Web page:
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Greek Triplets

Place

Jimmy's

1198 Third Avenue, 2, Chula Vista




Watch out, art world. There's a new Picasso on the block.

No, don't worry, it ain't Yours Truly. It's Jimmy Daglas. He's about to pick up his brushes.

Lord knows, he's earned the right.

"This was what I always wanted to do," he says. "I went to art school, I learned fine art and commercial art. I wanted to do [fine] art, but there was no money in it. I had to do something else."

So for 34 years, he ran restaurants. Places called "Jimmy's." At one point there were 17 of them, all over San Diego. I must be the only guy in town who hadn't ever eaten at one.

Until today, that is. As luck would have it, I've been down here at County Health and Human Services on Oxford Street. Trying to get coverage for Carla's rehab, all that physio she's going to need.

After, like, four hours trapped in the bureaucracy, they squeeze me out the other end, hungry as heck. On foot, I'm hitting Third and Oxford, when I notice a sign in a window: "$3.99 Breakfast. $4.99 Lunch. $5.99 Dinner."

It's one of those '60s--'70s places, à la Denny's or Coco's. Tile roof, cream walls with green trim, big windows, troppo plants in the front.

Inside, it's all golden wood, seven-foot-high skirting, green metal-hoop chandeliers, maroon carpet, a river-rock wall. There are flowery booth seats and calming, unchallenging paintings -- roads curling round hillsides, bunches of blooms.

"Hi, Jesse," says the waitress to a thin guy in the next booth. "Usual, right?" He nods, and she steps over to me. "Lunch, or breakfast?" she asks.

I've got two good reasons to go for the breakfast. One, I haven't had breakfast yet; and two, the $3.99 breakfast special is cheaper than the lunch special.

I hesitate 'cause Avelina -- that's her name -- has left me two big plastic-covered menus: lunch/dinner and breakfast. First, I check out those $4.99 lunch possibilities, just so I don't kick myself later. Hmm. Fried chicken salad, tuna salad, spaghetti, hamburger, chicken tenders, or a beef taco with a chicken enchilada. Spaghetti comes with salad, the burger with fries or mash, and chicken tenders come with mash or fries and veggies.

Okay. They look fine. But maybe a bit much for the first chew of the day. I study the $3.99 breakfast special. There's only one choice: two pancakes, two eggs, one bacon, and one sausage.

By the time Avelina comes with a blessed coffee ($1.49), I'm deep into the rest of the morning menu. Things cost about twice as much as the special -- six, seven frogskins. (You haven't heard of frogskins? C'mon, people, they're, like, greenbacks.) But some of this stuff is interesting. The "Sunriser" is a grilled breast of chicken covered with two eggs ($6.89). Or I could have a pepper char-grilled steak with two eggs ($7.79), or two broiled pork chops with two eggs ($7.49). All come with hash browns, toast, muffin, hotcakes, or biscuit and gravy.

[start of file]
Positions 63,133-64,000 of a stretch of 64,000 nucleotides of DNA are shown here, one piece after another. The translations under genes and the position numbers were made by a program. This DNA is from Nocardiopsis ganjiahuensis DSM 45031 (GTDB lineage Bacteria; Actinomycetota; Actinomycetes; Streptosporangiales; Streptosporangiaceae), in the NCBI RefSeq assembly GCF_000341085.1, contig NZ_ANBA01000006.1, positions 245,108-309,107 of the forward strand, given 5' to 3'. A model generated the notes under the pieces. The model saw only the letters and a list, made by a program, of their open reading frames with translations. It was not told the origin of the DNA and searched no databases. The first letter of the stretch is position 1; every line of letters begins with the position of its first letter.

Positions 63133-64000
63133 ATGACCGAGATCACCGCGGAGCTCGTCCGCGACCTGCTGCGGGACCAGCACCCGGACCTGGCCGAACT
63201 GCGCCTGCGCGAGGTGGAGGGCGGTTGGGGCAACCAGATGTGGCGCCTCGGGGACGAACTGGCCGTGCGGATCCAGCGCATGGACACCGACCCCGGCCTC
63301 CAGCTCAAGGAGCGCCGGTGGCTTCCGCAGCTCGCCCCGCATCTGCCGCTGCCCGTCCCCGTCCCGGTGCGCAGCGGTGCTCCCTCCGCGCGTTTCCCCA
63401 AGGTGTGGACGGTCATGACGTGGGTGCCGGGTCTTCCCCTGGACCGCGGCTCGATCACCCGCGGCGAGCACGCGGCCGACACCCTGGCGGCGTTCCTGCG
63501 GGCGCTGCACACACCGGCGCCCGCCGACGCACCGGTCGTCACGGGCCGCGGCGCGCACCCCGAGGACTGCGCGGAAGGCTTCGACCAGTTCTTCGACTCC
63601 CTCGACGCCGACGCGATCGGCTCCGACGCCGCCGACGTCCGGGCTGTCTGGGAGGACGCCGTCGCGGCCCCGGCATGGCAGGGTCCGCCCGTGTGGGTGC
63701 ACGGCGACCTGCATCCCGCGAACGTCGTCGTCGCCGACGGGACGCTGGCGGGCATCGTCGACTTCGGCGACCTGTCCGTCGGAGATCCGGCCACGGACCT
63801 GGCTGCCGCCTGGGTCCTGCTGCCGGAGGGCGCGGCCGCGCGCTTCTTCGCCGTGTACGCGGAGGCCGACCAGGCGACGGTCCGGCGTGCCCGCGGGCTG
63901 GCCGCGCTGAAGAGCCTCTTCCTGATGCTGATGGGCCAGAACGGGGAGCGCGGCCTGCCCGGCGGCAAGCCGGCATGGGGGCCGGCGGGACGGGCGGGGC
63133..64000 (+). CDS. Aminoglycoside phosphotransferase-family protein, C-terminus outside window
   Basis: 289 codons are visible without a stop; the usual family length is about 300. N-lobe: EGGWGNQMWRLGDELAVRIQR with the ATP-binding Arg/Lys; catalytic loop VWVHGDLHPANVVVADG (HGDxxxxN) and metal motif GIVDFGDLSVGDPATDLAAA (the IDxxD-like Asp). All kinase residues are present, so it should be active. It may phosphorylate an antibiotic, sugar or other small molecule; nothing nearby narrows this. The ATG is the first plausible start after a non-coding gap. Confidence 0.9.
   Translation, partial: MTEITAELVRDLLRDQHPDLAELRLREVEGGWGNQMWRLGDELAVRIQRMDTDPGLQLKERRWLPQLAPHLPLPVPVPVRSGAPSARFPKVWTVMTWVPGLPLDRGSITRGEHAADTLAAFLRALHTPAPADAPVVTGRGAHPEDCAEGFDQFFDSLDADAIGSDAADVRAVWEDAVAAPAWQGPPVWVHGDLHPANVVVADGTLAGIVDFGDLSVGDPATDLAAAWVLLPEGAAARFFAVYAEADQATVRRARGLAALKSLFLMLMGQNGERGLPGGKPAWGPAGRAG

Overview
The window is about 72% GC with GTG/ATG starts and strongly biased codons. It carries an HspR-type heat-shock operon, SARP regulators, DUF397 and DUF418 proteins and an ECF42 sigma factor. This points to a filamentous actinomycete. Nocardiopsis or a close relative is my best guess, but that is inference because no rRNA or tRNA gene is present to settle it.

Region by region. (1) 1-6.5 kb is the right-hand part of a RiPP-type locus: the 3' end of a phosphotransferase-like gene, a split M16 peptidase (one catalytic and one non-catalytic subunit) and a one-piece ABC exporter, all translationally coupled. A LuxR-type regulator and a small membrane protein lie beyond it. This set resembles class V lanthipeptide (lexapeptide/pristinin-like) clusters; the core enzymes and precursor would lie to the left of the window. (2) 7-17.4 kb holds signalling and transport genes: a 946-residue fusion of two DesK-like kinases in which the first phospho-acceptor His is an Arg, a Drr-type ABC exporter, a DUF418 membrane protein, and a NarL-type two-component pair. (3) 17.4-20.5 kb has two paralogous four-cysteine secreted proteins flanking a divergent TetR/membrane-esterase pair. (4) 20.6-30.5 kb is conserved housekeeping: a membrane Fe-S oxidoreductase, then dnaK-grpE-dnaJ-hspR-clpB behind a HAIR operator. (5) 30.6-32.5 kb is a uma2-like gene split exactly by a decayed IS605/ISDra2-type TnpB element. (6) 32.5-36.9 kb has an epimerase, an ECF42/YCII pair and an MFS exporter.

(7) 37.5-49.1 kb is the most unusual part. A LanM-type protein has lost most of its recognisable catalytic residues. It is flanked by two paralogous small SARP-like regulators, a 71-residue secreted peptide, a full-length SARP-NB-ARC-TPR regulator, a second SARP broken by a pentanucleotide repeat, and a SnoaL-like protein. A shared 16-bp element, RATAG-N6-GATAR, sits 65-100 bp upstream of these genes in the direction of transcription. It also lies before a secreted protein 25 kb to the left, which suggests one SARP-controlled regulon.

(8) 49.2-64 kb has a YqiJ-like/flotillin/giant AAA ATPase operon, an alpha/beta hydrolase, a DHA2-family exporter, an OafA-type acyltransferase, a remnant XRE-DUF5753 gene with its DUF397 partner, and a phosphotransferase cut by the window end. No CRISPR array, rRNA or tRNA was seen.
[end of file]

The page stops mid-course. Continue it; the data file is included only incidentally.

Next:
But what really gets my clock ticking is the scramblers. Italian scramble, with "spicy sausage in scrambled eggs, cubed potatoes, tomato sauce, and melted jack cheese," $6.89. They have variations: seafood scramble (shrimp, crab, and hollandaise, $7.29), Santa Fe (shredded beef, jalapeño peppers, $6.89), and Greek (sausage and feta cheese, $6.89).

I should do the $3.99, but dammit, this has to be breakfast and lunch. "Italian scramble," I say, quick, before I get sensible. For sides, I take the pancakes made with batter concocted "from Jimmy's 50-year-old recipe book."

The mess comes in a ceramic skillet. The sausage is nice and herby. The melted cheese and tomatoes are great, and a bowl of salsa gives it all kick. The two six-inch pancakes are thick, fluffy, like blotting paper to the syrup. I eat -- then sit back, sated.

"I've been coming here for lunch Monday to Friday for 18 years," says Jesse, the thin guy in the next booth. Seventy-six years old. Worked 28 years at North Island. Says he eats the seniors' deal every day. It's $7.99 and includes a main dish, plus soup or salad, dessert, and iced tea. "You'd pay $13, $14 at other places for what you get here for $8.61, including the tax. Besides, you get used to the taste, and the company. I know everybody here."

So today, being Tuesday, is for Jesse like every Tuesday: he's having his chicken teriyaki stir-fry. "I come up from San Ysidro," he says. "They have a Denny's and a Coco's down there, but, no comparison."

At the cashier's desk, I say hi to this lanky fellow who's talking with the gal at the register. Wow. Turns out he's the real McCoy -- "the" Jimmy. Okay, one of three Jimmys, all guys of Greek origin, who pooled their treasure back in 1971 and opened the first restaurant. In the mid-'80s, there were 17 Jimmy's open all over San Diego. Now they're down to 3, and Jimmy (this Jimmy) is pulling out of this Third Avenue location. "Look," he says. "I'm 75. I studied to be an artist when I was young. I've put it off long enough. I'm going to get back to that. Martha" -- he points -- "she's that waitress over there. Been with us 34 years. She and a partner are buying us out. But don't worry, it'll still be Jimmy's."

That's good, 'cause I like the art he created here -- art you can eat. The only changes may be the paintings on the walls.